Pre-application advice is the current process for a developer trying to reduce planning risk, which is effectively the benefit PIP provides. Pre-application advice in respect of a PIP on application would add another layer of costs, and does not appear to be envisaged by Government in the estimates above.
The Government will provide guidance for PIP applications, including the information to be submitted with an application. And the EM explains that LPAs will be supported by an ‘active programme of continuous engagement to coincide with the coming into force of the Order’.
The Town and Country Planning (Fees for Applications, Deemed Applications, Requests and Site Visits) (England) (Amendment) Regulations 2017 - in force from 17 January 2018 – introduce a fee for PIP of £402 per 0.1 of a hectare. This fee will apply to PIP proposals falling within Categories 1-3 of the amendment Fee Regulations: 1. erection of houses; 2. erection of buildings (other than houses, agricultural buildings, glasshouses, plant or machinery and ‘other operations’); and 3. erection of agricultural buildings. It is not clear why the Fee Regulations refer only to these three categories, and why material change of use in particular (categories 11, 12 and 13) is not directly referred to, given that PIP may be sought for a change of use. The fee for non-material amendments to a PIP or TDC is/will be £195.
The fee exemptions that will apply to a second application for PIP relating to development on the same site as a first application, and following withdrawal of an application or refusal, are very similar to the exemptions of this type that apply to planning and reserved matters approval applications (see Fee Regulations 8 and 9). An exemption might apply to a TDC application where both the first and second applications were TDC applications (i.e. not to a TDC application that follows the withdrawal or refusal of an application for planning permission that was not a TDC application).
The Planning Guarantee of a 26 week determination period (see Fee Regulation 9A) will apply to PIP on application and TDC.
An application for PIP will have to be made on a form published by the Secretary of State (or a form to substantially the same effect). If a decision is not made within 5 weeks of receipt of a valid application, and no extension of time has been agreed, the applicant may appeal to the Secretary of State for non-determination.
We can see no reason why from 1 June this year an application for PIP could not be submitted in respect of a site, or part of a site that is listed in Part 1 of a brownfield land register, and for a different range of units/development to that described in Part 1, providing that all the requirements on site size, number of units etc are met. There will be a right of appeal against refusal of an application for a PIP (but not for refusal to grant PIP via brownfield land register, or via a development plan allocation) (s78(1)(aa)).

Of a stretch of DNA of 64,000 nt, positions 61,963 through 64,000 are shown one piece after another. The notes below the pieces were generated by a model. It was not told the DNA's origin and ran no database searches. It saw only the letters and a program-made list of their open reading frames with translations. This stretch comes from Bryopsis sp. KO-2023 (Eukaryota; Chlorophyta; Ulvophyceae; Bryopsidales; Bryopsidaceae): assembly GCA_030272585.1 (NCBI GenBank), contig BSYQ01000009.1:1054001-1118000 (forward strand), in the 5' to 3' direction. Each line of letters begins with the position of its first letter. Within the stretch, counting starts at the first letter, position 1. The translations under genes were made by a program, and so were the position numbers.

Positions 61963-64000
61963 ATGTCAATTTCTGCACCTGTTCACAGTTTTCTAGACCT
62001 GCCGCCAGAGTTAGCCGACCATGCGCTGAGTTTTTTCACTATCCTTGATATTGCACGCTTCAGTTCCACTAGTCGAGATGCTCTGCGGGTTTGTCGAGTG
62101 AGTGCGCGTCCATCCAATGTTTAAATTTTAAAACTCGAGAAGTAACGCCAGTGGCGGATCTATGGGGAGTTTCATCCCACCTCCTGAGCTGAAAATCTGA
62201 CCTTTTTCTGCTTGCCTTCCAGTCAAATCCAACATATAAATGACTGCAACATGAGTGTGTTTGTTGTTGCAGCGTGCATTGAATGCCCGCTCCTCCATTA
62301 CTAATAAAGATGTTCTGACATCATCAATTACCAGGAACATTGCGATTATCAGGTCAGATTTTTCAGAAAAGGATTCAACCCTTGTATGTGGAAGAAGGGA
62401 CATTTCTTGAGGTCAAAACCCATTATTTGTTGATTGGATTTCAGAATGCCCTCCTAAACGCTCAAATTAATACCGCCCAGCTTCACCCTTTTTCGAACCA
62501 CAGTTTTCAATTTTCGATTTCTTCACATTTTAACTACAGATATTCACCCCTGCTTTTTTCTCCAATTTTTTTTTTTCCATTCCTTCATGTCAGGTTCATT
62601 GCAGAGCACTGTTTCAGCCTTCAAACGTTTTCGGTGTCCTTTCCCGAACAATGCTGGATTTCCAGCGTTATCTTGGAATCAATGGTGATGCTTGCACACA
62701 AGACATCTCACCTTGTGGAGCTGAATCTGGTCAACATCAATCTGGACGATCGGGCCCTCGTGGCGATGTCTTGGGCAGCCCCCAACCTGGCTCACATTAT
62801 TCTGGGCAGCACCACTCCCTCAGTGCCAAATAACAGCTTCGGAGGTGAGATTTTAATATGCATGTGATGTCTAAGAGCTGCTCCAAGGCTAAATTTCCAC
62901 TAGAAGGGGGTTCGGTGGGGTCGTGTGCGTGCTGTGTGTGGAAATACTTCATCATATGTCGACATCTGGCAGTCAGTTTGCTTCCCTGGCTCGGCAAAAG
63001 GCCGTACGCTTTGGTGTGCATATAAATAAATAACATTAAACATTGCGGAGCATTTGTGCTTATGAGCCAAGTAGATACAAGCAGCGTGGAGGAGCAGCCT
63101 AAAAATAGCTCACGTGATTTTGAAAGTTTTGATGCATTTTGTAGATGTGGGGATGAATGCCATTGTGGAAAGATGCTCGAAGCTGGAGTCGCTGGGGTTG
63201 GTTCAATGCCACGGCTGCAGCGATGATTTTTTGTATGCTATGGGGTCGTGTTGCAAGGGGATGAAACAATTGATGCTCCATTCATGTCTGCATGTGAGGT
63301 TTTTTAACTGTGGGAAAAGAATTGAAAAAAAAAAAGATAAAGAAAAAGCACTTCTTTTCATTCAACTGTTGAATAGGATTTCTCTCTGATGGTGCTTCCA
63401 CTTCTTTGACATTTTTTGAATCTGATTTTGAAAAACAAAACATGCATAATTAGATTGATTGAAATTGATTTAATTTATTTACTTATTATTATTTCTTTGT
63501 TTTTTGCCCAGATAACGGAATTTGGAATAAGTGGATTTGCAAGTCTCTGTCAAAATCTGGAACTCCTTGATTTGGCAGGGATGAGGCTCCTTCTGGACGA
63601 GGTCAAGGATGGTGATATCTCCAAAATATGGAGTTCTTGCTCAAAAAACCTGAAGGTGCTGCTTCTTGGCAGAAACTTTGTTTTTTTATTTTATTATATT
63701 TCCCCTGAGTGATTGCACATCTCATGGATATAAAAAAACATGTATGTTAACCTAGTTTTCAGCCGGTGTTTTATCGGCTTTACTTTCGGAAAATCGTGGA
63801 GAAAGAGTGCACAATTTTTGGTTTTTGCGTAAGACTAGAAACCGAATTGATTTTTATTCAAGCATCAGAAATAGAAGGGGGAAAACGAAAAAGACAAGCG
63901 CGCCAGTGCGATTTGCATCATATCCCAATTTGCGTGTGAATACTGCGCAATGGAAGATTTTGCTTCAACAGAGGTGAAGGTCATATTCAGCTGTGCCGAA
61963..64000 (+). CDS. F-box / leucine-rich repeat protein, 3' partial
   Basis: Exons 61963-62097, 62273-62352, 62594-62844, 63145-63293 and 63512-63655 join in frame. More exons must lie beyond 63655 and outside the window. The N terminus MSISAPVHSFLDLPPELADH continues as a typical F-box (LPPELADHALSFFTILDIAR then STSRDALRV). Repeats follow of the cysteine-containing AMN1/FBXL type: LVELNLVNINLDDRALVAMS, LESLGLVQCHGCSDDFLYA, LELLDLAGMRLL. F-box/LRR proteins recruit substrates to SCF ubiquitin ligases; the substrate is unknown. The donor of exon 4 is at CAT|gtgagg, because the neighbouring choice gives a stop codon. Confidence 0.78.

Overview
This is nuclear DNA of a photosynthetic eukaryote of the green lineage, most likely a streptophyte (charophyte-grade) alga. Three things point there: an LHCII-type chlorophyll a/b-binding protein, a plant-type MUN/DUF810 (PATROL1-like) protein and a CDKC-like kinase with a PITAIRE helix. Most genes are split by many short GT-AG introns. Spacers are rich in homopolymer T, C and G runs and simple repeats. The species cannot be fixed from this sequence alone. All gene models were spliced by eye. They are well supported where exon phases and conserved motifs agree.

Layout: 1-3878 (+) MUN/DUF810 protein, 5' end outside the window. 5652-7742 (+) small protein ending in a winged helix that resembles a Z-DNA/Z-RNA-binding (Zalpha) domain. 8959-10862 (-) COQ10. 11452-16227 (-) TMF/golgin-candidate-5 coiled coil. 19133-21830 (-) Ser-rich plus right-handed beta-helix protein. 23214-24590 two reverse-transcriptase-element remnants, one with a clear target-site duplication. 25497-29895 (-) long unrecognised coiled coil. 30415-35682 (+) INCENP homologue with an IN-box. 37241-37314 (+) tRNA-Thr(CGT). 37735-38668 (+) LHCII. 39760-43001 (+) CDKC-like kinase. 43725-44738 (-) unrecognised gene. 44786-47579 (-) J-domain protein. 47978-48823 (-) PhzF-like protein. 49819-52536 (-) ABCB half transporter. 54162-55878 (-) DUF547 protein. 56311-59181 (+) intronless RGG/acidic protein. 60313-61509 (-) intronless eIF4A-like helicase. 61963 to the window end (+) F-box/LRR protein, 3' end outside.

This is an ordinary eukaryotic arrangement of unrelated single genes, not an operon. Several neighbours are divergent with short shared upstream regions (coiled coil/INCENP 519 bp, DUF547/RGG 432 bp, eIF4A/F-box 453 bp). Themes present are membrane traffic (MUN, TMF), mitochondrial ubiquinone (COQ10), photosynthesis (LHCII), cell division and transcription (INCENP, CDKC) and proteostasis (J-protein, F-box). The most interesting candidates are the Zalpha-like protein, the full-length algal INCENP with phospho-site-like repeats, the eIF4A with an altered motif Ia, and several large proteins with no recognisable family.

Once a PIP has been granted, it ‘ceases to have effect’ after three years, unless a longer or shorter time limit is directed on the decision notice. TDC relating to the proposed development must be granted prior to the expiry of the PIP and must be determined in accordance with the PIP unless three years have passed since the PIP came into effect and material circumstances have changed since that time. A TDC will be subject to a standard time limit of three years (as per s91 of the Town and Country Planning Act 1990, as amended), unless a longer or shorter period is imposed by the LPA.
As noted above, a non-material amendment may be sought to a PIP or TDC. A minor material amendment, achieved via a s73 application, is possible for a TDC, because it is a planning permission. A PIP is not a planning permission (it is the stage before planning permission), and therefore a s73 planning application may not be made (s73 applies ‘to applications for planning permission for the development of land without complying with conditions subject to which a previous planning permission was granted’). 
In our view, Pressland v Hammersmith and Fulham LBC (2016), which confirmed the scope of s73, does not assist. In Pressland, it was concluded that conditions attached to a planning permission can be amended however that planning permission was achieved, as can conditions attached to approvals required by a condition of planning permission. Any conditions attached to a PIP will be conditions required of a planning permission i.e. for requirements at TDC application stage.
Time for knowledge sharing and best practice?
The PIP Amendment Order was originally intended to come into force on the same day as the amendment Fee Regulations, “so that LPAs can charge a fee for PIP applications” (see footnote 1 on page 9 of the Explanatory Memorandum of the draft amendment Fee Regulations). The “active programme of continuous engagement” referred to in the EM to the made Order is probably part of the reason for a delay. Hopefully it is a delay that will initiate discussion and then lead to clarity for all parties on PIP application procedure and process, ready for 1 June.